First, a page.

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What Do You See?: A 2020 Online Art Gallery from the United Community

What do you see? What do you hope for your community? For United? The world? What images, words, gestures, sounds might capture your prayers and petitions? Where are you already finding beauty? These are some of the questions that the artworks below respond to. They include glimpses of natural beauty, invoke community and connection, create moments of rest and restoration; they bless the work that still needs to be done. With the world and our country and communities in tumult, wrestling with multiple pandemics, natural disasters, and social injustices, the need for hope and prophetic vision is greater than ever. At United we believe that the arts are uniquely powerful and transformative in visioning a better world and bringing it to be.


A Haiku 
RJ Teo

Beauty as mercy
beauty as mercy, the mercy of beauty

sings in me, weeps in me
draws all the dark shapes
round whole
into a bowl of night
touched with the moon’s quiet light
mercy, at the deepest curve
of the bowl of the night, mercy

Missa Gaia / Earth Mass
Agnus Dei Miserere nobis                                                         
the sound of the seal for our sister
homing call
she is mercy to us

this afternoon snow falling
in streams of light
down the rock face of the glen, mercy
water springing from so deep
running over oak leaves resting there, mercy

where the lost and the hungry
shelter from the storm
a young girl plays a tin flute
a lithe boy dances in the rain
all the children gather in close to be fed, mercy

at the deepest curve
of the bowl of the night, mercy
                              -Patricia Brown


Stillness. . .Life!
Meredith Webb

“Self” Portraits in the Chthulucene
My skin petrifies
into salt
the red palm
the yellow arm

None of it can be taken for granted
while much of it is taken

in every field
there are faces we want to ignore
as if they do not weight the air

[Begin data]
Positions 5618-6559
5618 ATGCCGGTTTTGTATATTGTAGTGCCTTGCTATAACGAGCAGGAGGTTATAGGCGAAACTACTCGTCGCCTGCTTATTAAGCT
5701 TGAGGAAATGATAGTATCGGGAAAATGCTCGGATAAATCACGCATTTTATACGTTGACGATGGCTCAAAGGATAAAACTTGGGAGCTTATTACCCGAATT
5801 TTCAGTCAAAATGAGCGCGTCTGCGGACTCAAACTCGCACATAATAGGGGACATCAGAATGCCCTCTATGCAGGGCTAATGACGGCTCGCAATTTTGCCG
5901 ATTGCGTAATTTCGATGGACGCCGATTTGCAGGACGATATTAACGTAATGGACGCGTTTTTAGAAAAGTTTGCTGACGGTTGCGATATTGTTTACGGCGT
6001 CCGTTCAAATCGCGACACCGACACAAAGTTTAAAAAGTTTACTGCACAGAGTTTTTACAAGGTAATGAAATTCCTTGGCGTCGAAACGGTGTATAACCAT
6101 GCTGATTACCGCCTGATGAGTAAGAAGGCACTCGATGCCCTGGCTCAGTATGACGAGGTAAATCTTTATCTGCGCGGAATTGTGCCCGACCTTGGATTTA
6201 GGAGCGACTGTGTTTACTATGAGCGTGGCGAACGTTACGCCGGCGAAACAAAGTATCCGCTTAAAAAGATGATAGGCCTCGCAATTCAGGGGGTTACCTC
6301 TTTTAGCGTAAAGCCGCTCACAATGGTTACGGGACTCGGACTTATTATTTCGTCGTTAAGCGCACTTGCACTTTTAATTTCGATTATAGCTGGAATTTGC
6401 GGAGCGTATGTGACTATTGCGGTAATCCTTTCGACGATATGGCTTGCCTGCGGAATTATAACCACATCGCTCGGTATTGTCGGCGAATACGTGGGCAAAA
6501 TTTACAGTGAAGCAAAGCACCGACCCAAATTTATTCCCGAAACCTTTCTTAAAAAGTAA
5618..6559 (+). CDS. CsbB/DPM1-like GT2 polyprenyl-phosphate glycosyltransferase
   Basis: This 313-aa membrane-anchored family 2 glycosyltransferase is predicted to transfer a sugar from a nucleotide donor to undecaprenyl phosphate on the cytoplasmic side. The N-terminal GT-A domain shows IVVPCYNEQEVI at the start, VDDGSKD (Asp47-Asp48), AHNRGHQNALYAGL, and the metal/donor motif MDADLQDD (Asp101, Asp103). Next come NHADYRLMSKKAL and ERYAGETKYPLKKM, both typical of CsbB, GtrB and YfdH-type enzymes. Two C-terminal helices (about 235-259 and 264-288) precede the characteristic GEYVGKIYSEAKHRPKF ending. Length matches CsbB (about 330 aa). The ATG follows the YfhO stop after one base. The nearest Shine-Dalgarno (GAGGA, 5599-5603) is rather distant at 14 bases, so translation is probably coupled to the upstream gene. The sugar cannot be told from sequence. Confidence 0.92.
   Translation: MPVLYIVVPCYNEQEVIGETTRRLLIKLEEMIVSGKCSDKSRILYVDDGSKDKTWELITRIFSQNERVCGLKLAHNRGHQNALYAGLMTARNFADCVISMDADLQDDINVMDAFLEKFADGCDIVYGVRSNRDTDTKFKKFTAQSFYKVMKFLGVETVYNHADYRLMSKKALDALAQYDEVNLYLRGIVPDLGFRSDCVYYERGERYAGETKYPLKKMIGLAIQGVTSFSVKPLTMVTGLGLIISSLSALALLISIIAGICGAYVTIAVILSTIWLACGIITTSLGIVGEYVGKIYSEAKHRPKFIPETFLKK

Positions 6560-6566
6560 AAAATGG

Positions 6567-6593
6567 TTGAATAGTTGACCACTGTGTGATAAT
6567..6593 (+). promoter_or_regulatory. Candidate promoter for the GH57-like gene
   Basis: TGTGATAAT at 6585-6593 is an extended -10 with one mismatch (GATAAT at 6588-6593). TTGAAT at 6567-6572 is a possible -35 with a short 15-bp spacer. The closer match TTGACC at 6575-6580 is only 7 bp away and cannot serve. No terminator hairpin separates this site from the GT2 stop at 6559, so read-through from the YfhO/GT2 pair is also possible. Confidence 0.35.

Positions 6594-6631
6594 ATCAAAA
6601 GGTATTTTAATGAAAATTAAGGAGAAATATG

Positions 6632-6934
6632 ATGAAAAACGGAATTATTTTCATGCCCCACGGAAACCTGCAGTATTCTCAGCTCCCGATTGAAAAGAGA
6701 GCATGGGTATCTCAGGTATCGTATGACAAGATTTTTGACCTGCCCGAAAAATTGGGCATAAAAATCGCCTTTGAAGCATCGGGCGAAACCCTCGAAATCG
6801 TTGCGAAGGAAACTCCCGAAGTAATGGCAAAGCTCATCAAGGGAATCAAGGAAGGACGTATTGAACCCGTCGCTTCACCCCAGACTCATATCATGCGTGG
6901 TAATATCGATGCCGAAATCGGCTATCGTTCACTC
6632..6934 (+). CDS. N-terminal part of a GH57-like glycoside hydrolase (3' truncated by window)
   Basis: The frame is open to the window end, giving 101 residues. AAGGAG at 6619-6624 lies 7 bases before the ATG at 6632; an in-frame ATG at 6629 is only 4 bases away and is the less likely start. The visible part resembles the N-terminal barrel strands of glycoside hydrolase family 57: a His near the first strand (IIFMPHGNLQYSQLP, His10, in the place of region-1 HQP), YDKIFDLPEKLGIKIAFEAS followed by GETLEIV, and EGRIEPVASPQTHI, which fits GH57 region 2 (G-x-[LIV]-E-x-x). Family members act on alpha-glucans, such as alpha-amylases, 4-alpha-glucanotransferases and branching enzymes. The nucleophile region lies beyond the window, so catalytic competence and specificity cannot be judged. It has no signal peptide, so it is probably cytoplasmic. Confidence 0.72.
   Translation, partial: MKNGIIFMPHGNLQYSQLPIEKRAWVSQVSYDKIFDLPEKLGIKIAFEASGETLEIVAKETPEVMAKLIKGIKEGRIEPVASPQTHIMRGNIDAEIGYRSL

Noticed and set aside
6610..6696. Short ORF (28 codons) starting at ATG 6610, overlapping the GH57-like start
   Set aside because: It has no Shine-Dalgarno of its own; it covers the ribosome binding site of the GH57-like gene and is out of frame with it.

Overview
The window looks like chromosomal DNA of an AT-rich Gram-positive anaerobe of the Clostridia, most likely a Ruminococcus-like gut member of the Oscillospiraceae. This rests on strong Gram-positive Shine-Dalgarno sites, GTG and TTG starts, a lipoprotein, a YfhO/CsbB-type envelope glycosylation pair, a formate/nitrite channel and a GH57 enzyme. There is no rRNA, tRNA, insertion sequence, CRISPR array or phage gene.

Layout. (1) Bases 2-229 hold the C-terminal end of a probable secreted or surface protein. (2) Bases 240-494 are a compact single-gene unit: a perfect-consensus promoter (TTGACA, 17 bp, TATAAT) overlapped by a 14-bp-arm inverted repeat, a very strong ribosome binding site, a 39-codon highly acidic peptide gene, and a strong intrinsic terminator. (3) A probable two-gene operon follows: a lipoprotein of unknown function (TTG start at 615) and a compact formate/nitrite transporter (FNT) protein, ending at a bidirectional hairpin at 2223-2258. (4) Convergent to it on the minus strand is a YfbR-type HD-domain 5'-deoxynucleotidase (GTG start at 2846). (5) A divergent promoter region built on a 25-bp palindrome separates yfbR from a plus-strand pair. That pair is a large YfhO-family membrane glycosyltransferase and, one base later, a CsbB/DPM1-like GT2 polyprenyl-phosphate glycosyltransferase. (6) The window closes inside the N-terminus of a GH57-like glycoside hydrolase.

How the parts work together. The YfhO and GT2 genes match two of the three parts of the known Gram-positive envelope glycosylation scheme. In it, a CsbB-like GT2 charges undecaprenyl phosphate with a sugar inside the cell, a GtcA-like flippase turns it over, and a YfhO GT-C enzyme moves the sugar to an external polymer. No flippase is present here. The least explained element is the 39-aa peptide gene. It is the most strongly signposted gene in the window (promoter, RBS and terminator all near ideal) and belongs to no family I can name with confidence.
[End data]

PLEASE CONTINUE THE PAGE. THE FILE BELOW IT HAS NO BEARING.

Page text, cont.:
with their smiles and frowns

they carry us
but they are not selfless
they care for us

because of a bond built in our dna
when some primate, long ago,
who had greater intention than I can muster
unified with a stranger––

because someone long before I was an egg
fed his intestines
to the congress
threaded her viscera
through a loom,

I am
because while someone ended
another lived
and savored the taste

I posit,
I reach
I let my hands empty
their particles, like pigeons
waiting for their points to sink
to dig

letting myself into a storm
so that every raindrop
every hair
can lead to a chain, you hold
in your hands

wherever you are
kept by whatever anima loves you enough
to capture you

and it’s okay to be held
because every seizure
is an attempt at the many mawed and ever tendrilled
an attempt to hold
in a child's net
a thousand hurricanes

Honeycomb, haze
swells and indents
it takes all our faculties (which of course were never really “ours”)
to stay on any sort of track
any sort of path to matter

matter in place
matter with thought and direction
and a perspective.

Where are my hands in relation to my elbows, my shoulders? Is geography
how I measure my relations?
Am I a landscape
A forest
A wilderness without mumbo jumbo, Christian implication
but earlier, ancienter
a swarm
a thing that is many things
at the threshold of unraveling

so even when I feel my limbs
I feel my spine coalescing with hundreds of hills popping through webs
wetted by a gold quality of light
which is not the entirety of what light is
just as my “self” is not the entirety of what I am.
                              -Max Yeshaye Brumberg-Kraus

Orthopraxy of James  20200423

The Orthopraxy of James
Brian Weis

Materials:  comic book and magazine pages on Egyptian papyrus

Statement: I began with a central person in anguish. This is from the cover of a Harbinger comic. The individual is wearing a hoodie, which could be symbolic of the homeless, the mentally ill, shooting victims (such as Trayvon Martin), etc. Messages of despair and need surround this central figure. Some messages are the figure’s own; others are from people nearby, for the figure is telepathic and cannot keep out the thoughts of others. This figure is surrounded by acts of love, healing, compassion, protection, art, etc. Acts on behalf of family, friends, and even the “other.” This shows the community alive, at work. Doing work from their hearts, works alive with their faith. Note also that these acts have started to cover the individual’s despairing thoughts. Might the positive work one day erase or replace the negative? We can strive for that very goal. And that is my HOPE.